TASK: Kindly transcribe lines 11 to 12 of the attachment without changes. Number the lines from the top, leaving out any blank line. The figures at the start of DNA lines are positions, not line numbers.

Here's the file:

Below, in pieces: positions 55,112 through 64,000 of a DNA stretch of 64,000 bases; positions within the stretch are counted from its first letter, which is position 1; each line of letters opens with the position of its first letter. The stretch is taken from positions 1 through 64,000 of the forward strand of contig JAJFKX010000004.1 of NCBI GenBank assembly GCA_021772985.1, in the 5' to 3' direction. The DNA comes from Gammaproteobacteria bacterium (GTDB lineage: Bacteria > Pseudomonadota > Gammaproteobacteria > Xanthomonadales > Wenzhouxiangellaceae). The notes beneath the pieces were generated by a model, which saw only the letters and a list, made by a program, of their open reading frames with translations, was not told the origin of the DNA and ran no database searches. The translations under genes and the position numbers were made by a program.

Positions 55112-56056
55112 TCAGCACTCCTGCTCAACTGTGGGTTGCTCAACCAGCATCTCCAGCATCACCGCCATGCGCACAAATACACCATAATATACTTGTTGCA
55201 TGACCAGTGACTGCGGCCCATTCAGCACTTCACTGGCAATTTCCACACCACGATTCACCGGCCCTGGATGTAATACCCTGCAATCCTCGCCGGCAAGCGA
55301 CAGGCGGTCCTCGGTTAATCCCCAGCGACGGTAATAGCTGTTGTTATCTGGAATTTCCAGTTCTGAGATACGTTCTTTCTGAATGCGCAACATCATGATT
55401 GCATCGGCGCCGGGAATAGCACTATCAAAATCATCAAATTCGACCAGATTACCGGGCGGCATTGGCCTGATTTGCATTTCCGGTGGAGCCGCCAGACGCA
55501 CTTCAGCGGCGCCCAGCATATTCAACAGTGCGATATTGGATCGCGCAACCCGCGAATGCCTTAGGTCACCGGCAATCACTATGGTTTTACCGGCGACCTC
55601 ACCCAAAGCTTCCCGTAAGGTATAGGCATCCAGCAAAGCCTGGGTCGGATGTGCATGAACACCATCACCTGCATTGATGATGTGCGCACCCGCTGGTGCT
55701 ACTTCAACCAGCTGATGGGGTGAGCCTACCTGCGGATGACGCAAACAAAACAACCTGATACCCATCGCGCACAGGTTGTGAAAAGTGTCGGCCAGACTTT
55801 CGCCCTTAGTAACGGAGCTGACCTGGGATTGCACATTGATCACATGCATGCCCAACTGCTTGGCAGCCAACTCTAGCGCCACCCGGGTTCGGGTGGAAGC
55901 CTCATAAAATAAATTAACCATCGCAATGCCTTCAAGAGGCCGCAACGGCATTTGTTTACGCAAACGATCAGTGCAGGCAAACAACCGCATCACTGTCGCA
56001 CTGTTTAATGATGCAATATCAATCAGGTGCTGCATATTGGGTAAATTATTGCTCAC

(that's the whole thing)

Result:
55901 CTCATAAAATAAATTAACCATCGCAATGCCTTCAAGAGGCCGCAACGGCATTTGTTTACGCAAACGATCAGTGCAGGCAAACAACCGCATCACTGTCGCA
56001 CTGTTTAATGATGCAATATCAATCAGGTGCTGCATATTGGGTAAATTATTGCTCAC